A 7-year-old contemplates the government’s $1.9 trillion gift to the American People

A bedtime scene:

  • 7-year-old: Joe Biden is going to send us money.
  • Mom: No. Joe Biden is going to take money from us and send it to other people. Our income is too high to qualify for the money that Joe Biden is sending out.
  • 7-year-old: You and Dad should stop working then, so that you can get the money instead of paying the money.

Which reminds me… what is actually in this bill? It is supposedly about $1,400 checks for most Americans (do children, retirees, and those already on welfare get checks?)? But if we divide $1.9 trillion by 308 million (Census-estimated population of 330 million minus the 22 million undocumented who presumably won’t qualify for a federal program organized by Social Security number), we get $6,169 per documented American. Plainly, the majority of this $1.9 trillion is going somewhere other than into average Americans’ pockets.

(Does it make sense to pay the same amount to a government worker who has been paid in full to stay home and work a few hours per day as it does to a self-employed Uber driver whose income has been reduced and whose job requires leaving the house and being exposed to COVID-19?)

From the New York Times:

It would inject vast amounts of federal resources into the economy, including one-time direct payments of up to $1,400 for hundreds of millions of Americans, jobless aid of $300 a week to last through the summer, money for distributing coronavirus vaccines and relief for states, cities, schools and small businesses struggling during the pandemic.

Beyond the immediate aid, the bill, titled the American Rescue Plan, is estimated to cut poverty by a third this year and would plant the seeds for what Democrats hope will become an income guarantee for children. It would potentially cut child poverty in half, through a generous expansion of tax credits for Americans with children — which Democrats hope to make permanent — increases in subsidies for child care, a broadening of eligibility under the Affordable Care Act, and an expansion of food stamps and rental assistance.

The last part sounds like a continuation of the trend discussed in When and why did it become necessary to pay Americans to have children? (2015). Going forward, the childless will be mined out even more thoroughly and made to work even longer hours to take over what would have been the costs of rearing children. I also wonder if this will make being a family court entrepreneur more lucrative relative to working. State child support formulae won’t change. Having sex with a dentist, for example, should still yield $1-2 million in Massachusetts. But the plaintiff who collects child support and works a few hours per week will now also be entitled to additional tax credits and taxpayer-funded child care. Instead of building the spending power of a dentist by having sex with three dentists, it might be possible to obtain the spending power of a dentist by having sex with two dentists (especially if income tax rates also go up; remember that child support is not taxable). Going to dental school may not look so smart anymore.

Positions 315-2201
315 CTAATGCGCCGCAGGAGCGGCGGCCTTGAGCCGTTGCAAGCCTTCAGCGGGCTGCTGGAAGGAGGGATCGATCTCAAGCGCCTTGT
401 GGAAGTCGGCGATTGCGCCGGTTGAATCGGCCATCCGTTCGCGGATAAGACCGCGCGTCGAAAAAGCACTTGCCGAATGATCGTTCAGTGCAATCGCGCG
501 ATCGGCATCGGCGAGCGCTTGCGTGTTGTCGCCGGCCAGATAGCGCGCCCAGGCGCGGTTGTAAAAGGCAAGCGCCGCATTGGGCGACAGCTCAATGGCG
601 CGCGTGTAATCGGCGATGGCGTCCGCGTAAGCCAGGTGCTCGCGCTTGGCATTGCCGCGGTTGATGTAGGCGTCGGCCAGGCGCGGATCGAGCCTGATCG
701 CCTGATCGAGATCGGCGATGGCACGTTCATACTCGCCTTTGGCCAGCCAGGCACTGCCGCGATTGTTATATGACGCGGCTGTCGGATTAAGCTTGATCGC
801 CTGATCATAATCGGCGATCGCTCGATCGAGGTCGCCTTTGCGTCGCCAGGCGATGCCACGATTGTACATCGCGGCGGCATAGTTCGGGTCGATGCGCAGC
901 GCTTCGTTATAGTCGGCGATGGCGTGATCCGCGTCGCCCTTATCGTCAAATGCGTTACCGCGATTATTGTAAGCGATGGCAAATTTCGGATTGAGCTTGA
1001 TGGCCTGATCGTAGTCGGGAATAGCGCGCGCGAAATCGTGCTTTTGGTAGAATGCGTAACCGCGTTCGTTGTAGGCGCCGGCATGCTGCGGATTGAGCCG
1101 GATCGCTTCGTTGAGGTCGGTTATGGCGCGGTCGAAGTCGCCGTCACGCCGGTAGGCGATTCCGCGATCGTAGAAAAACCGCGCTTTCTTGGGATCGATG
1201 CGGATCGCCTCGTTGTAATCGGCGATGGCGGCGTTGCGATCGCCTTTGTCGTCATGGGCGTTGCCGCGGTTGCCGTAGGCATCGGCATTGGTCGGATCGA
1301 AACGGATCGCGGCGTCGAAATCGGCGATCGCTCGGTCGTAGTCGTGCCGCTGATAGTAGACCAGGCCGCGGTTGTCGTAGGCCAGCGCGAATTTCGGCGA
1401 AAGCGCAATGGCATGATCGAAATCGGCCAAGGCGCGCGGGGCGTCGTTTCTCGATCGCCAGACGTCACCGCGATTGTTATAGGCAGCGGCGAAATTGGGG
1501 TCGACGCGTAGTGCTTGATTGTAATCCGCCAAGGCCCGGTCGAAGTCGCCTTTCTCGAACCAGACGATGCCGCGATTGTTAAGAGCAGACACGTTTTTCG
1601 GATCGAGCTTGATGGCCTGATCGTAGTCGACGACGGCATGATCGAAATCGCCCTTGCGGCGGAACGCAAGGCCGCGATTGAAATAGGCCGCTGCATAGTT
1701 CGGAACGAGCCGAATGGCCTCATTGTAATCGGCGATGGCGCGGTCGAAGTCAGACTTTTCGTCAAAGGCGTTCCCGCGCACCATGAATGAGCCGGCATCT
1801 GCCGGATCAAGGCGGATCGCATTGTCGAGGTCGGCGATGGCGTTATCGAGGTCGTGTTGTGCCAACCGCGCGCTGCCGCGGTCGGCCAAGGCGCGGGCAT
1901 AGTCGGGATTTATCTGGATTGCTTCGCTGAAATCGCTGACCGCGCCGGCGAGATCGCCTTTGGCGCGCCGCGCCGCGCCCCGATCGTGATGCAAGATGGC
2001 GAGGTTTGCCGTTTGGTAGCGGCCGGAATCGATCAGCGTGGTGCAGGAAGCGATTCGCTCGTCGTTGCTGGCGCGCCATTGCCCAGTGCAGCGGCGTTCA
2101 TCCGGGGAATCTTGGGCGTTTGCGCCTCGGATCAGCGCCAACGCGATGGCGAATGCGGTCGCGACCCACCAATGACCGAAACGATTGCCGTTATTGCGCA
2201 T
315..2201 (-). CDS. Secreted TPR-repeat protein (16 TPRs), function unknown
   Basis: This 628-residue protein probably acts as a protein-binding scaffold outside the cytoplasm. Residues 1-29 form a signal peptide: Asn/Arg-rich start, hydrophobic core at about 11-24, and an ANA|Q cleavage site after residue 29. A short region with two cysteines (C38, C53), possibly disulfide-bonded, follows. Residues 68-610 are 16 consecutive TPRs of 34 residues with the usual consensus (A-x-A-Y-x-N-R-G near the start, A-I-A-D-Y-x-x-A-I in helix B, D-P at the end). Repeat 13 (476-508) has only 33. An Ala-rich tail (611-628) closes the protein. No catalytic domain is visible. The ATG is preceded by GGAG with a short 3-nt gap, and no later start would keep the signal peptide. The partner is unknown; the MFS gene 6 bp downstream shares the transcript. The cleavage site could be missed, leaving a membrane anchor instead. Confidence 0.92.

How does this spending compare to the Collapse of 2008?

Its eye-popping cost is just shy of the $2.2 trillion stimulus measure that became law last March … Even with changes, the bill remained more than than double the size of the roughly $800 billion stimulus package that Congress approved in 2009, when Mr. Biden was vice president, to counter the toll of the Great Recession.

So Americans are spending more than 4X at the federal level on coronapanic compared to what we spent cleaning up after our unwise enthusiasm for subprime mortgages.

What about the only enterprise in the U.S. that couldn’t figure out how to reopen?

$130 billion to primary and secondary schools

Rewarding public schools’ lack of effort with $130 billion will certainly not encourage them to repeat their performance during the next wave of coronavariants! (Alternatively, why not give the $130 billion to the schools that actually reopened no later than, say, September 1, 2020?)

Fair to say that this $1.9 trillion spending package will address every bumper sticker on the back of this car? (from January 2020)

4 thoughts on “A 7-year-old contemplates the government’s $1.9 trillion gift to the American People

  1. “When and why did it become necessary to pay Americans to have children?” – when successful people decided that traditional morals and religion are way to much inconvenient for the priestly class in age of contraceptives and the pill and divorce laws was amended accordingly with no-fault divorce?

  2. The only sticker that car actually needs is “I’m an idiot” in big bold bright letters. There’s no need to have a hundred of small ones saying exactly the same thing.

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